Working With Great People
I have recently been thinking about what it means to be wealthy. In my last essay, I came to the conclusion that there are multiple factors, financial independence being one of the most important. I also noted the compounding benefits of relationships — over time, your relationships will become stronger, and a new bond of trust will be cultivated. I have touched on this topic in the past before, but I have neglected to directly discuss one key point which serves as the foundation of compounding relationships: working with great people.
This may indeed seem like a simple principle — how hard can it be to work with great people, right? Well, it is often not that simple. One of the common features of my personal introspection has been reflecting on my relationships, and I have found that, in the past, I have not worked with great people. I have worked with people because they reached out asking for help — I did not value the importance of working with only the best people. I ended up spending a lot of my time helping and working with people who were good people, but my time could have been used more effectively. And then I realized that working with great people is a necessary element of achieving any sense of happiness. When I started to focus more on doubling down on the relationships with my close friends and fellow workers, I realized that I was happier. Working with great people made me feel happy, but it took me a while to realize that my relationships were not all enjoyable in the first place.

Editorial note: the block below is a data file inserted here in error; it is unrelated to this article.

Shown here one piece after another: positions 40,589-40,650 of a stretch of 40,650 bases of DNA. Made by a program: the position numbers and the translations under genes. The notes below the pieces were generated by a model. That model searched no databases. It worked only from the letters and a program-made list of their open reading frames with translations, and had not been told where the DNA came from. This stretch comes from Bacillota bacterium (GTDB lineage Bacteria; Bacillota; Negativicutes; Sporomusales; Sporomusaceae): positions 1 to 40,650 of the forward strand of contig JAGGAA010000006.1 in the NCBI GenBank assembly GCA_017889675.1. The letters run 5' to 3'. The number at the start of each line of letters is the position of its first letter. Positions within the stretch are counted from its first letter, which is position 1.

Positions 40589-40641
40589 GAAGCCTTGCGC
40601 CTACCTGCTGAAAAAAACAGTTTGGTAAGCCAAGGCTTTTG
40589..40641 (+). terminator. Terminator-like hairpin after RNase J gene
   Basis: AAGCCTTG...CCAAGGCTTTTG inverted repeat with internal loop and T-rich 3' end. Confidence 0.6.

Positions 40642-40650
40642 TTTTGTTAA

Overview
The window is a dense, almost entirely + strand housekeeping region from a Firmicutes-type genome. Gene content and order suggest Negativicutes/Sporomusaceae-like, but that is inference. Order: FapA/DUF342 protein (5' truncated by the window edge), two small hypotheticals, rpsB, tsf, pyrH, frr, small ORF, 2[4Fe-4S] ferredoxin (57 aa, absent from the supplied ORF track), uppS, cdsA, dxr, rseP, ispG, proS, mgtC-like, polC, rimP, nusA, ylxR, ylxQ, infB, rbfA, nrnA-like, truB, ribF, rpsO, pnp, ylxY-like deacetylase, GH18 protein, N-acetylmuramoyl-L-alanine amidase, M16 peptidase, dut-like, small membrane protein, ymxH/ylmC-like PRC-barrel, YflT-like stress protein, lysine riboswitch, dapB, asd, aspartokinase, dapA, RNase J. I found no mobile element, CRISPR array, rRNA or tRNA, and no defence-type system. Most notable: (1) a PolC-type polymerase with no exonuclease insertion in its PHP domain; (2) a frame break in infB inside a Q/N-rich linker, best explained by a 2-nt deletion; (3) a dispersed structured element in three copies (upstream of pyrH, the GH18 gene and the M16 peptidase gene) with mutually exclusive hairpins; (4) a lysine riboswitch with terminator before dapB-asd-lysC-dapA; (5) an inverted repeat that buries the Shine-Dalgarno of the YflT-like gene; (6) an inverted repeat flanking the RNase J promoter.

Become Your Best Self
Working with great people is critical for many reasons. Working with great people usually allows us to be more productive and efficient. When we are working with people who are productive, we will want to be like them, and so we will emulate their behavior. Some of their best characteristics become part of our identity, because we see them as a great person and we want to be just like them. And so working with great people helps us become a better person — we can build new characteristics, and learn about how we can improve. As the adage goes, we are a reflection of the small group of people with whom we spend the most time. If we are surrounded by negative people, we will be more likely to adopt a negative mindset. If we are surrounded by ambitious people, on the other hand, we will be more likely to be ambitious as well — we want to be like the people with whom we spend the most time. The impact of this effect is often understated, and is indeed the cause of many of our best and worst habits.